The color of passion and desire – ruby, the fire-y gem – never ceases to hypnotize and create a sensual or glamorous allure in antique, vintage and modern jewelry. July babies can choose from a variety of styles in each classification of jewelry, from dressed down to dramatic with a nod to regal jewels.
Speaking of regal jewels, before we take a look on what you can find in rubies on the market today that will make your heart skip a beat, let’s take a look at some of the famed designs, owned by icons of style, Hollywood royalty and English and French aristocracy and some pieces that played supporting roles in films.
From the beginning of her reign in 1853, The Last Empress of France, Eugénie set the style for jewelry worn in France and throughout Europe during the 19th century. The wife of Napoleon III, many of her jewels were sold in a historic auction which included much of the French Crown Jewels. Although some of the royal gems were dismantled and kept in Paris museums, the majority of the Crown Jewels were part of the sale which included pieces that she remounted to suit her personal taste. On November 27, 2019, two of Empress Eugénie’s pieces went up on the auction block and sold for way over estimate. These two jewels were part of her personal collection which she kept; she returned the jewels owned by the state after the fall of Empire in 1870. One was a mid-19th-century ruby and diamond heart locket pendant, circa 1850-60. It was set with rubies and old and rose-cut diamonds and features a glazed compartment on the reverse of the pendant, which contains a lock of hair that reportedly belonging to Napoleon Ill.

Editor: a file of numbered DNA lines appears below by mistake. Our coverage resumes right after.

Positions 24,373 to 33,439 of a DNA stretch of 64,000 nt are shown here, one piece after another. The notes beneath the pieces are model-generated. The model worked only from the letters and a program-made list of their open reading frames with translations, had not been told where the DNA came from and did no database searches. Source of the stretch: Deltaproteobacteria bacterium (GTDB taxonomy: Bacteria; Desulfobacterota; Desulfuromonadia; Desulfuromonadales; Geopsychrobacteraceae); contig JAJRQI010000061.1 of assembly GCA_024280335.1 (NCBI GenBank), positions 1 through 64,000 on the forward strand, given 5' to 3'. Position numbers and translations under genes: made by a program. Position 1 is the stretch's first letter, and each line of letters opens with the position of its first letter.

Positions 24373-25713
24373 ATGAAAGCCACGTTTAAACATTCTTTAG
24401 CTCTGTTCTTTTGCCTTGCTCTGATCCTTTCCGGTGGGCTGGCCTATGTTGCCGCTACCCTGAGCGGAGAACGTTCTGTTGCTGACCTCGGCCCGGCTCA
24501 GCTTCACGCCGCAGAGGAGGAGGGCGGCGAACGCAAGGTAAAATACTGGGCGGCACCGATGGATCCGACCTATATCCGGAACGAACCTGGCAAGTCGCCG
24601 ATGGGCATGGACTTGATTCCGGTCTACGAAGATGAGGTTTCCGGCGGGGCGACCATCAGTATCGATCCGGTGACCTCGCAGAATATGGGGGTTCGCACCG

From The Christie’s London Important Jewels Sale, November 2019-Empress Eugénie’s ruby heart locket.
Jumping ahead to the 20th century and to the U.K., when in 1973, Queen Elizabeth II desired a tiara designed with rubies, the Palace approached the oldest jewelry house in the world, Crown jewelers Garrard. Their mission was to create a piece for the Queen’s personal jewelry collection which when finished was named “The Burmese Ruby Tiara.” The use of rubies and the fact that the Queen commissioned rather than inherited the piece rendered it unique from the other tiaras in her collection. The gems were originally a wedding gift from the people of Burma to the-then Princess Elizabeth in November 1947. They were designed into a wreath of roses.
Queen Elizabeth II wearing “The Burmese Ruby Tiara.
Love stories were often told through the gift of rubies.
One of the dramatic pieces given by King Edward VIII to Wallis Simpson for her fortieth birthday in 1936 was a platinum necklace by Van Cleef & Arpels with an asymmetrical tassel of five rows of rubies accented by diamonds. As had become a custom of the couple since they began seeing each other clandestinely, there was an inscription that would link together the jewels with their romance. The clasp on the necklace read: ‘My Wallis from her David 19.VI.36’. (‘David’ was his family’s name for him and many of the pieces would be engraved with that name.) Eventually the necklace was changed to reflect the new creativity and technology of the house, rendering it an even more exceptional piece. A bracelet with diamonds and rubies which was inscribed “Hold Tight” on the clasp was also designed by Van Cleef & Arpels. It not only added to Wallis’ collection but to their ongoing romance until they could be together.